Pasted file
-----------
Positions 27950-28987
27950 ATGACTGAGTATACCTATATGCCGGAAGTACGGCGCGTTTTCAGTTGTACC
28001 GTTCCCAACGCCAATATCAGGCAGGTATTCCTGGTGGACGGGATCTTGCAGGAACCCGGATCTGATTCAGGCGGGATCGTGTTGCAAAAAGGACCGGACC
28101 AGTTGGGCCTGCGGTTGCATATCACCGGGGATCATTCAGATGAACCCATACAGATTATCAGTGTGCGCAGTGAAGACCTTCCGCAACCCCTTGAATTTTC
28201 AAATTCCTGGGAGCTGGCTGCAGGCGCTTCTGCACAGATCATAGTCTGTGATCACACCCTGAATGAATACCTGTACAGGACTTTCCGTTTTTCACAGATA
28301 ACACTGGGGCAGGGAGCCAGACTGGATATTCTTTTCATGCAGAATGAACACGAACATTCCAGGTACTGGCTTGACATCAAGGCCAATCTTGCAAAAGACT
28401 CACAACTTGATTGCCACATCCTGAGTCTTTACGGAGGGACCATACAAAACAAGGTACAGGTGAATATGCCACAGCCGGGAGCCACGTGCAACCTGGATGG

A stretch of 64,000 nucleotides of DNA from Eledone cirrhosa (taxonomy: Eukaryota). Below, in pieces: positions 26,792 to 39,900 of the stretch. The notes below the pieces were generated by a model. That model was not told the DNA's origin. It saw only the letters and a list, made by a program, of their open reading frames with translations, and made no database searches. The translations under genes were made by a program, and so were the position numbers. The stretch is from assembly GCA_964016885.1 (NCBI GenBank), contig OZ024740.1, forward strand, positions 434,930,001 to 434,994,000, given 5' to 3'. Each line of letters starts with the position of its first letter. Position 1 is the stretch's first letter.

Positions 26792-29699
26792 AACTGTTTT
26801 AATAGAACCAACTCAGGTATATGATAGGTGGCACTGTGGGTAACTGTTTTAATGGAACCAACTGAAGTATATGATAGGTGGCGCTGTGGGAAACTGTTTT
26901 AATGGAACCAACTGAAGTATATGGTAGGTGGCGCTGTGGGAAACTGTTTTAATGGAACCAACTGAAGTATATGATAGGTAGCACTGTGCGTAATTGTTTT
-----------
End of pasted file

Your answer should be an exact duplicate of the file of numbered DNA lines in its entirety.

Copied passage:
Positions 27950-28987
27950 ATGACTGAGTATACCTATATGCCGGAAGTACGGCGCGTTTTCAGTTGTACC
28001 GTTCCCAACGCCAATATCAGGCAGGTATTCCTGGTGGACGGGATCTTGCAGGAACCCGGATCTGATTCAGGCGGGATCGTGTTGCAAAAAGGACCGGACC
28101 AGTTGGGCCTGCGGTTGCATATCACCGGGGATCATTCAGATGAACCCATACAGATTATCAGTGTGCGCAGTGAAGACCTTCCGCAACCCCTTGAATTTTC
28201 AAATTCCTGGGAGCTGGCTGCAGGCGCTTCTGCACAGATCATAGTCTGTGATCACACCCTGAATGAATACCTGTACAGGACTTTCCGTTTTTCACAGATA
28301 ACACTGGGGCAGGGAGCCAGACTGGATATTCTTTTCATGCAGAATGAACACGAACATTCCAGGTACTGGCTTGACATCAAGGCCAATCTTGCAAAAGACT
28401 CACAACTTGATTGCCACATCCTGAGTCTTTACGGAGGGACCATACAAAACAAGGTACAGGTGAATATGCCACAGCCGGGAGCCACGTGCAACCTGGATGG

A stretch of 64,000 nucleotides of DNA from Eledone cirrhosa (taxonomy: Eukaryota). Below, in pieces: positions 26,792 to 39,900 of the stretch. The notes below the pieces were generated by a model. That model was not told the DNA's origin. It saw only the letters and a list, made by a program, of their open reading frames with translations, and made no database searches. The translations under genes were made by a program, and so were the position numbers. The stretch is from assembly GCA_964016885.1 (NCBI GenBank), contig OZ024740.1, forward strand, positions 434,930,001 to 434,994,000, given 5' to 3'. Each line of letters starts with the position of its first letter. Position 1 is the stretch's first letter.

Positions 26792-29699
26792 AACTGTTTT
26801 AATAGAACCAACTCAGGTATATGATAGGTGGCACTGTGGGTAACTGTTTTAATGGAACCAACTGAAGTATATGATAGGTGGCGCTGTGGGAAACTGTTTT
26901 AATGGAACCAACTGAAGTATATGGTAGGTGGCGCTGTGGGAAACTGTTTTAATGGAACCAACTGAAGTATATGATAGGTAGCACTGTGCGTAATTGTTTT